It is questionable whether students can be expected to understand the requirements and philosophy of a course in a brief space of time. On each of the questionnaires, a number of items asked students to rate their familiarity with the structures and purposes of the course. By the second questionnaire, students were indicating a higher degree of certainty about what they were doing in the course. This suggests that it may take at least one semester for students to begin to feel comfortable with the different demands that each course makes.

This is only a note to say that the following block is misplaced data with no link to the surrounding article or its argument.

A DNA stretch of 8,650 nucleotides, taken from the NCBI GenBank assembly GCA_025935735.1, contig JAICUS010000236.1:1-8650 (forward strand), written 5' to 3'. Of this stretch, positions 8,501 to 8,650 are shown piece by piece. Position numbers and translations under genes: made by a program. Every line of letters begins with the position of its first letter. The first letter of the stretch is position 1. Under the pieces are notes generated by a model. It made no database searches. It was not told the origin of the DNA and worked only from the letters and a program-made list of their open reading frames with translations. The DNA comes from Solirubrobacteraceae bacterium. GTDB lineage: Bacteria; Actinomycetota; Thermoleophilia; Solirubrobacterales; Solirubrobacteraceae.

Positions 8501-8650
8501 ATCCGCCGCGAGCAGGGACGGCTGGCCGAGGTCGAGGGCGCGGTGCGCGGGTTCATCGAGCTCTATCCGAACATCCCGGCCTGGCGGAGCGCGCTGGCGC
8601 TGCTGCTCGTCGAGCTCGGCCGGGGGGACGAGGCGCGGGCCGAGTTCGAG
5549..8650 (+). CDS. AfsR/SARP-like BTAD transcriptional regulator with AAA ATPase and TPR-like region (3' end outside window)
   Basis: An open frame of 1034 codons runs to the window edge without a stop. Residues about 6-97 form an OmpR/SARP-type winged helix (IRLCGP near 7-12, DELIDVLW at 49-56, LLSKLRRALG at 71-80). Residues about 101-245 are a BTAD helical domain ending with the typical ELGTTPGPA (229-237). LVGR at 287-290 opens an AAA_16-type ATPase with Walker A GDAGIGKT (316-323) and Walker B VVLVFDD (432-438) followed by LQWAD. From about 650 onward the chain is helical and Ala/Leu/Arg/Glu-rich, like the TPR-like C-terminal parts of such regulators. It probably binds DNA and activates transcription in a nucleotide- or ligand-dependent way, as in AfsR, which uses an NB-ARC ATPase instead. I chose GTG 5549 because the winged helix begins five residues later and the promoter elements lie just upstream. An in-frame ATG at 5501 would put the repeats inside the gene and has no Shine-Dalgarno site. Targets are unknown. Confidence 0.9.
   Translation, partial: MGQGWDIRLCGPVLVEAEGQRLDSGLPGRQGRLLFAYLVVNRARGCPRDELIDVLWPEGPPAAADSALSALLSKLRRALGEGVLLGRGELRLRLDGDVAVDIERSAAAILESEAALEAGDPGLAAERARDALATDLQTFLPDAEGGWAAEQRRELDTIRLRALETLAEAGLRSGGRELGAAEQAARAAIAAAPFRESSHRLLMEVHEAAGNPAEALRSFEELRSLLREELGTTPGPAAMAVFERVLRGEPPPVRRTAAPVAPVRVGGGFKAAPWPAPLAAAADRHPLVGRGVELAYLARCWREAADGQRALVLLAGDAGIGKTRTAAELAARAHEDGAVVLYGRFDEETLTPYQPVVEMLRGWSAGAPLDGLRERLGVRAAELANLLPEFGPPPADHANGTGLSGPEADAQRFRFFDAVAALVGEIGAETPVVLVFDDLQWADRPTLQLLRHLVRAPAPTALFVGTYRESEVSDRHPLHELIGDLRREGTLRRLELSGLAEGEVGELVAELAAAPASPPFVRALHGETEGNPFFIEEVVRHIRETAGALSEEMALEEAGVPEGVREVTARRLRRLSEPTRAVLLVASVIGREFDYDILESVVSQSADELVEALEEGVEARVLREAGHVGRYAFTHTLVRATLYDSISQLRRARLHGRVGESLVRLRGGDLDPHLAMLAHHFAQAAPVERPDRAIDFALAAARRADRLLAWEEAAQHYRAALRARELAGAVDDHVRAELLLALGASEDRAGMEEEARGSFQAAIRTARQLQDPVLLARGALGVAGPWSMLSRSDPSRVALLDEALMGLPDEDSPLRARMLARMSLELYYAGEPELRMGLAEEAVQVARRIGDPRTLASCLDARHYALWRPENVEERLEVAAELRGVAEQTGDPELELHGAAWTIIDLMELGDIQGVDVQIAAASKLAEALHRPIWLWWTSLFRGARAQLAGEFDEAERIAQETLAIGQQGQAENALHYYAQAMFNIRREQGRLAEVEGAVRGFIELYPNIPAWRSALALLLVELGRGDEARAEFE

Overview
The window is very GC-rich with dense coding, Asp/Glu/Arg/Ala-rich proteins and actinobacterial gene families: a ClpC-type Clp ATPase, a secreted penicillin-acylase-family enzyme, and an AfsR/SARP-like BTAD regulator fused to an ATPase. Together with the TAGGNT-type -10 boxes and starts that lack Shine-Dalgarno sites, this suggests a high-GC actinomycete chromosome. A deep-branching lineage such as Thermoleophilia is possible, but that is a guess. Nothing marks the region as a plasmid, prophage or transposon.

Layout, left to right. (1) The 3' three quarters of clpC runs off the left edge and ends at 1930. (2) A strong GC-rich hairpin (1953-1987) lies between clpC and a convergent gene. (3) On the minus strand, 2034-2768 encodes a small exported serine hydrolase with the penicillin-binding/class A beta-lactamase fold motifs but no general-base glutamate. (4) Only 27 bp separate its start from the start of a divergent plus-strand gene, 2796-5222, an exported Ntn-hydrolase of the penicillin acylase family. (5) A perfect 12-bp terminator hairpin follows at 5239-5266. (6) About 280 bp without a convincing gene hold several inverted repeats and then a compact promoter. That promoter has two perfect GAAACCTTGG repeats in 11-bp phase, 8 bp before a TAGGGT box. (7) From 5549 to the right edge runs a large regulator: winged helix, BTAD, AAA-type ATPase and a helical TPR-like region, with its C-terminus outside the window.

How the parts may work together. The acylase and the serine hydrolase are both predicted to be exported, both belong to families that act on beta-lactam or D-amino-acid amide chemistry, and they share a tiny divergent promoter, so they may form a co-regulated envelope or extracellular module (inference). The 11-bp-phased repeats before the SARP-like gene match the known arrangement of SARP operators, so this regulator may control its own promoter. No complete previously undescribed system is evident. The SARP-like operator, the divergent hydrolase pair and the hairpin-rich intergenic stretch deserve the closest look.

Just as the course was a new experience for students, so it was for staff in this introductory year. Throughout the introduction of the new course, there had been a emphasis on workshops with staff and school supervisors to acquaint them with the workings and approaches of the new course structure. RPs independently suggested the need for items such as "Lecturers understood the structure of the course and were able to communicate these to me" and "Supervisors (at practice teaching schools) understood what was required of them". Responses to these suggested that, if the necessary understanding were to be developed, more time and resources needed to be spent on these areas, and higher attendances encouraged from their target audiences through support and release from their schools and institution.